A surprising name crops up as executive producer of an absorbing new Danish film A Royal Affair – that of Lars von Trier. The film itself, based on a true story, is a costume drama telling of a perilous love affair in the late 18th century between English-born Queen Caroline (Alicia Vikander), wife of Denmark’s King Christian VII (Mikkel Boe Folsgaard) and the royal physician Johann Struensee (Mads Mikkelsen).
It’s a tale that has everything – illicit love, a cuckolded king, power politics, revenge and counter-revenge, an illegitimate royal princess and inevitable tragedy.
As the football pundit Alan Shearer famously remarked in a different context: “You couldn’t have wrote that script.” Well, the script was certainly wrote, and very well wrote, by director Nicolaj Arcel and Rasmus Heisterberg, who won a prize for it at the Berlin film festival. But you couldn’t have thought it up as a work of fiction without arousing disbelief.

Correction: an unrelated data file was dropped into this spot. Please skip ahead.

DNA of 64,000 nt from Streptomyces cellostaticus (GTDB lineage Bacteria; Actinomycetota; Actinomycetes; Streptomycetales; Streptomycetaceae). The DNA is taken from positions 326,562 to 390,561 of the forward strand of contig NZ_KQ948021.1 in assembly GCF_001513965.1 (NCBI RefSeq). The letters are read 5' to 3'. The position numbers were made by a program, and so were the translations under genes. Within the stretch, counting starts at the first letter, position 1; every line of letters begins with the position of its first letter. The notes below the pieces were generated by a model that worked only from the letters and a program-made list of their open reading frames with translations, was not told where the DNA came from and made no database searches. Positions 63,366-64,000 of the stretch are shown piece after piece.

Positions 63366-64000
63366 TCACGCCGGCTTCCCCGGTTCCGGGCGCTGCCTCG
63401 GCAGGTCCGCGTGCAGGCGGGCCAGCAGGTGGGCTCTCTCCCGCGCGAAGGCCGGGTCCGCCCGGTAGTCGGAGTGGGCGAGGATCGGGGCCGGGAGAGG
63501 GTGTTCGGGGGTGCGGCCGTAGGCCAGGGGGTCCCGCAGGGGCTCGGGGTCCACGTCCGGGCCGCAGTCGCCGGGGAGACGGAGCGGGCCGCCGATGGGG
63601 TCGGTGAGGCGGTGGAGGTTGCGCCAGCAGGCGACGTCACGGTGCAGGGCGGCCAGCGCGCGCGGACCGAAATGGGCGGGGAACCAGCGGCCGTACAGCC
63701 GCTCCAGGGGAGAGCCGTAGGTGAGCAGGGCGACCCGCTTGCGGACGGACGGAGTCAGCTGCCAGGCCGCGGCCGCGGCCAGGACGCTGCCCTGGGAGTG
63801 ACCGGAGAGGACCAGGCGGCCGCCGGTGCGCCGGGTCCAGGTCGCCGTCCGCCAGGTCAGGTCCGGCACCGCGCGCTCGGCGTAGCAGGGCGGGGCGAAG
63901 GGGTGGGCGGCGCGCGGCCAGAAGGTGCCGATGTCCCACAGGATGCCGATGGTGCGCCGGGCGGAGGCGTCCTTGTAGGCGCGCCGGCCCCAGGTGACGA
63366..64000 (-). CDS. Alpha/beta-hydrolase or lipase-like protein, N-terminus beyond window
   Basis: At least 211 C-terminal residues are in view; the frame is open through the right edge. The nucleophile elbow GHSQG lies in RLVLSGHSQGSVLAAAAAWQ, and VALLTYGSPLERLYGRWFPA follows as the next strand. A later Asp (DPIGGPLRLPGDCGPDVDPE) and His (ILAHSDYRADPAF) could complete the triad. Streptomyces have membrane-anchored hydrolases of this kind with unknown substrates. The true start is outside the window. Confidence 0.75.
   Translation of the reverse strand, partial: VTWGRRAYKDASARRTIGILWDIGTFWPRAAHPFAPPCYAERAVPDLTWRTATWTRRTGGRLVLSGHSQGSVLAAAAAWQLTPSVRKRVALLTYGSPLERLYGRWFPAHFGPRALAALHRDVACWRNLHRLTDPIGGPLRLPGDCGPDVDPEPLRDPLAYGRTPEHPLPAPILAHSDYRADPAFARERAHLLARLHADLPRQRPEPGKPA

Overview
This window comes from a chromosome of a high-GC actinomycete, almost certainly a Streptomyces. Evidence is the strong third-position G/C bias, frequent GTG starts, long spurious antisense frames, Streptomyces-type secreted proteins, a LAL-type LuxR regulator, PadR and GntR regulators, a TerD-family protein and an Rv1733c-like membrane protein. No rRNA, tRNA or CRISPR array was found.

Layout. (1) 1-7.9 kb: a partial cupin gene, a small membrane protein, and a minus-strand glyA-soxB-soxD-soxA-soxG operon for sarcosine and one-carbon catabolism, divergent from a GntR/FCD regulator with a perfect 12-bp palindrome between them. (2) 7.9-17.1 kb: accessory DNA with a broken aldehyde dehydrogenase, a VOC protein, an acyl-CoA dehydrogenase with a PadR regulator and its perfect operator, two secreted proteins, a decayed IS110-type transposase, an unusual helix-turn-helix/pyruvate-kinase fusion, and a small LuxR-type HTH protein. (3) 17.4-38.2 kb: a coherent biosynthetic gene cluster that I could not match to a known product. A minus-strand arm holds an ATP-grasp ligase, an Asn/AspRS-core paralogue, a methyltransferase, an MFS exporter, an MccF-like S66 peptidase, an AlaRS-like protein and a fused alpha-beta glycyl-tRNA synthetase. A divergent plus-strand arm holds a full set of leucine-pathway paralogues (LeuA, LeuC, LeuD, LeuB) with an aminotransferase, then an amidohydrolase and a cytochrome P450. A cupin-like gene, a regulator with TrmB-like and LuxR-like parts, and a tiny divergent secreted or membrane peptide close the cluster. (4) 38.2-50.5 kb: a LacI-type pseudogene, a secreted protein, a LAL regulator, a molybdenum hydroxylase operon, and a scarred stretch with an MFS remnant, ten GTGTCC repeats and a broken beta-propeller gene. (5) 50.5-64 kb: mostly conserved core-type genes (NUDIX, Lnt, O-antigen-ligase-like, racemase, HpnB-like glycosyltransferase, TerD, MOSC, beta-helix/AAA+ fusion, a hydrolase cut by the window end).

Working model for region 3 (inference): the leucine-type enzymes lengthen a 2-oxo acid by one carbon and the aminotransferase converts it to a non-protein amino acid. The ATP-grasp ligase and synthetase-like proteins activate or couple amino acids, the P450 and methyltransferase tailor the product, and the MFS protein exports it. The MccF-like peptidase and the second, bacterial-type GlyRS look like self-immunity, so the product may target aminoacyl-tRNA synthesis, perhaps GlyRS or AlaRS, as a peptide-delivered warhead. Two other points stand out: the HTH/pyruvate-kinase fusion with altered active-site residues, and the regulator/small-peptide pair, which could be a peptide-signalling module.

It’s a riveting story, splendidly made and played (and in cinemas from 15 June), but too conventional, I’d have thought, to attract von Trier, director of Breaking the Waves and The Kingdom and co-founder of Dogme 95, the avant-garde movement that produces films notable for grainy texture and hand-held camerawork.
"I know what you mean, but he’s a friend,” Arcel tells me. “We share an editing suite. He was interested in the story and helped a lot with ideas, writing and editing."
More than that, though. Arcel, who also co-wrote the Swedish film version of The Girl with the Dragon Tattoo, regards von Trier as the inspiration behind the current renaissance in Scandinavian, especially Danish, film-and-television-making.
“He was the first of us to attain international fame and recognition, someone we could look up to, who encouraged us to think out of the box.”